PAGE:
So I am adapting a short story that I wrote in 2013 for ERWA called Vanilla Suede that they put in the Treasure Chest. It’s a real little shorty and totally dialogue but as I was writing it, and now that I think about it, that might have been the year that Walter Dallenbach had passed away and so the PLAY “Vanilla Suede” is FOR Walter, just as Heart of Clouds was writ for Walter Davis based on the title of his “Do You Remember Love” which won a Humanitas. In 2006 when I saw that prize on his mantel at a party I almost keeled over. Well I was a therapist you know? That is HUGE. So anyway, Vanilla Suede is just dialogue, that my editor Bob Buckley taught me to write and I was able to do as he did, with all his dialogue pieces as Flash Fiction. He is so very dear to me. Always. So anyway I am breaking my words into three scenes and all morning I grasped a new understanding of “spectacle” and what that means for set design. So this is really simple in some ways.
— I am breaking up the story into three distinct scenes. The first scene starts at a funeral where two old friends who have known each other for years meet up at the death of a mutual friend. These are my MC’s Trent and Marina – they are older – mid 50s or? But the essence of these two characters is that they have lived in long marriages and are now divorced, but, hesitant to get involved with anyone else. So I know that I wrote the shorty with Aristotle’s Poetics. Even as thinly as the dialogue is! — we used to write to 1200 words sometimes in my genre at ERWA so this is one of those shortys. And I want to use a very minimalist style to present this. Painting the props myself and I only need like three. It’s set to Glenn Miller “Moonlight Serenade, and that will be the second part of the scene.and I am just going to do this here because can access right at the Santa Barbara Writer’s Conference.
So where I am going to break the text and how that will look.
The PLAY VANILLA SUEDE = three scenes.
There is a dark stage and as the lights come on dimly lit, “DARK” we see maybe seven people standing in a circle the mourners are EXTRAS in a sense because this is the only line ONE OF THEM will say.
EVERYONE IS HOLDING A FLOWER to symbolize putting a flower on a GRAVE. ONE BY ONE silently and with great care, EACH MOURNER places A FLOWER at the base of the tombstone until we hear “GONE TOO SOON” by the last mourner, who shakes his head, sadly and slowly back and forth. The mourner’s FACES all hold the sadness one sees at the loss of someone dear.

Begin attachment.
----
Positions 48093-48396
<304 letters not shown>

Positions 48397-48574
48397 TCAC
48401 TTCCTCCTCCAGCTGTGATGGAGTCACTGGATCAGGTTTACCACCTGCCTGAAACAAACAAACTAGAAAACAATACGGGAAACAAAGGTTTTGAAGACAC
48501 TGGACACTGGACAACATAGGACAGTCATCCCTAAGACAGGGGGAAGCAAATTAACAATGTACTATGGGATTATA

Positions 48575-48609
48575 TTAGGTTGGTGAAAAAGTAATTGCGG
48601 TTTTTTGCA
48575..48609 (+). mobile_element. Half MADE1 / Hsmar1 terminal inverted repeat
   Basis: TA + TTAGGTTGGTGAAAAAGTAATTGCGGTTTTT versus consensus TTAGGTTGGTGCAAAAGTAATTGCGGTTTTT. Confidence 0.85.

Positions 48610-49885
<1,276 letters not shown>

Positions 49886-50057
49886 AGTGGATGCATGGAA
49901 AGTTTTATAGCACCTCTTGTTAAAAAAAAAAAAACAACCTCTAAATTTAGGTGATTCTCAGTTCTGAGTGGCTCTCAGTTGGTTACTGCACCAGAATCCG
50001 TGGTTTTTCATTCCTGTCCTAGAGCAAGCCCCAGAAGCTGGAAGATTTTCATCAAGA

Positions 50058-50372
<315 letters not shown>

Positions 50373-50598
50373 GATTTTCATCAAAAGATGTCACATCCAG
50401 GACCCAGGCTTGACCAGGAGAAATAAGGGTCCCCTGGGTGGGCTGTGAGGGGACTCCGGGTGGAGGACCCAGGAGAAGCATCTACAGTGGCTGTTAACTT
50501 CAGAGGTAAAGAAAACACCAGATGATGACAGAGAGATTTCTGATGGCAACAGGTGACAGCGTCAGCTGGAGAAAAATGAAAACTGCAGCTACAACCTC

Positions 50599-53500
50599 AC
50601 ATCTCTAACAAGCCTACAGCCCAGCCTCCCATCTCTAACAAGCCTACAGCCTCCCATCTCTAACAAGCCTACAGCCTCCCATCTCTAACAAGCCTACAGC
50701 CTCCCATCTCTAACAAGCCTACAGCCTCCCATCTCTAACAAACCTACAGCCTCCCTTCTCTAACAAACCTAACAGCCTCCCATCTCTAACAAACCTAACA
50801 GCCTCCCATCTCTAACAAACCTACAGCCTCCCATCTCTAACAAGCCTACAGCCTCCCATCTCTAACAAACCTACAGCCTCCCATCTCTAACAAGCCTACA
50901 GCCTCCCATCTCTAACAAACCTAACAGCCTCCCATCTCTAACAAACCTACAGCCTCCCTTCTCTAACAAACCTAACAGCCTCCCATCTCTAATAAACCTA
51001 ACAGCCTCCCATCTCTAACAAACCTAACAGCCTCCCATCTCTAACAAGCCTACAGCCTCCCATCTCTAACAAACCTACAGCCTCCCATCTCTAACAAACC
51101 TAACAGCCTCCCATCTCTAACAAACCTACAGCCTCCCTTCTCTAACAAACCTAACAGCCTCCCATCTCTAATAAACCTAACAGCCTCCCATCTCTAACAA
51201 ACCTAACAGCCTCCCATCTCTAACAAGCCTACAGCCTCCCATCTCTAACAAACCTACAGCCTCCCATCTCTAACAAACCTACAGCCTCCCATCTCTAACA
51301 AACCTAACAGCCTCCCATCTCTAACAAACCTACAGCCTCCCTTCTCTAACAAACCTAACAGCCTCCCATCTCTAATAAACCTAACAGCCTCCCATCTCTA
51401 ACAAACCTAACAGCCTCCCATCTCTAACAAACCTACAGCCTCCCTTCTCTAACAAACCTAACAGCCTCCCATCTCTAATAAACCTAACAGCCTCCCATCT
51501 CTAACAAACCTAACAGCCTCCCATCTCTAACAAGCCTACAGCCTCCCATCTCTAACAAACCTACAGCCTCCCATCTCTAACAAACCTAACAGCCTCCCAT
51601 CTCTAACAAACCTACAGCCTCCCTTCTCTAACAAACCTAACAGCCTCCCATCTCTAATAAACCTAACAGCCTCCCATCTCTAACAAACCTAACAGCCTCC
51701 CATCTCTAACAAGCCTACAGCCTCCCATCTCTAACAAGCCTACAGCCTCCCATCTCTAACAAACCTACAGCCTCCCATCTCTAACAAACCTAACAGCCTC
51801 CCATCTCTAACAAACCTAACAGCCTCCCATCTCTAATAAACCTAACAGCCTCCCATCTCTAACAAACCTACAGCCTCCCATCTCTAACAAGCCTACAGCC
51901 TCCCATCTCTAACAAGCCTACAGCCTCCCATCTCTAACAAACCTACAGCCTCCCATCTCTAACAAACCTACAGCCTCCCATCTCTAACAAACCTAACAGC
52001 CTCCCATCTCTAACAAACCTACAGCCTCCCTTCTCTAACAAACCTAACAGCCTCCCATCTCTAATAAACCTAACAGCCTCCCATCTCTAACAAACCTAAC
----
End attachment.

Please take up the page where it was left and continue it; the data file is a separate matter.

The mourners recede into darkness, BY ONE BY ONE WALKING BACKWARDS AND UPSTAGE until THEY EXIT STAGE LEFT ONE BY ONE, and the LIGHTS now move to a spotlight on the faces of my two MC’s. TRENT AND MARINA.
SO, NEW LINE = “TAKEN TOO SOON” as said by one of the mourners.
Now we hear TRENT say to MARINA the next part. This is a play for TWO PEOPLE.
We see TRENT and MARINA as the last of the mourners, when he says: “Sometimes you just need to be held,” ——– This line is where my shorty started.
TRENT and MARINA are now the last mourners left at the site of the grave but we DO NOT NEED TO SEE TOMBSTONE, so lights are just ON THEM.
In this part the conversation between them is about the 1920’s, as in the shorty. However I am going to make another break in the action here so – I have to move them from Marina talking about the Halloween Party and her grandparents to the TWO OF THEM deciding they are going to go to the party together. Also work in the EE and I have thought how to do that. TRENT can have a book of EE’s poems on the set on a table. In this part, MARINA can say, “Oh, you have read ee, and Trent will say, “YES.” Then she will say, “Oh I have a fave poem of his.” So what has happened here is that there is going to be a LOVE SCENE with the BALCONY involved. They have decided to go to the Halloween Party together. But we never see the Halloween party.